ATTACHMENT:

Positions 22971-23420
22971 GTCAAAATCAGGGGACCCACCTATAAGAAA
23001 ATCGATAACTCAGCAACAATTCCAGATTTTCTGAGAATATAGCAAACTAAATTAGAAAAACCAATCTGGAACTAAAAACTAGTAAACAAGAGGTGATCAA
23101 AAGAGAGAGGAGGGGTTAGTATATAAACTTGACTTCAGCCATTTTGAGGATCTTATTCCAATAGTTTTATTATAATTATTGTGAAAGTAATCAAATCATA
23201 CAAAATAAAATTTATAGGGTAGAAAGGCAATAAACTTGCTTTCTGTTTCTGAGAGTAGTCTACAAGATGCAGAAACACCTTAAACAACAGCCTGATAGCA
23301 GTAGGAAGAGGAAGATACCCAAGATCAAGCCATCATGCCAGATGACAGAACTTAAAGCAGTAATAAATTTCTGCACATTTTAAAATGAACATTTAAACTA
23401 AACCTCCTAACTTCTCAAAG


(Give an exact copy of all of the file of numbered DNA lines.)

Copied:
Positions 22971-23420
22971 GTCAAAATCAGGGGACCCACCTATAAGAAA
23001 ATCGATAACTCAGCAACAATTCCAGATTTTCTGAGAATATAGCAAACTAAATTAGAAAAACCAATCTGGAACTAAAAACTAGTAAACAAGAGGTGATCAA
23101 AAGAGAGAGGAGGGGTTAGTATATAAACTTGACTTCAGCCATTTTGAGGATCTTATTCCAATAGTTTTATTATAATTATTGTGAAAGTAATCAAATCATA
23201 CAAAATAAAATTTATAGGGTAGAAAGGCAATAAACTTGCTTTCTGTTTCTGAGAGTAGTCTACAAGATGCAGAAACACCTTAAACAACAGCCTGATAGCA
23301 GTAGGAAGAGGAAGATACCCAAGATCAAGCCATCATGCCAGATGACAGAACTTAAAGCAGTAATAAATTTCTGCACATTTTAAAATGAACATTTAAACTA
23401 AACCTCCTAACTTCTCAAAG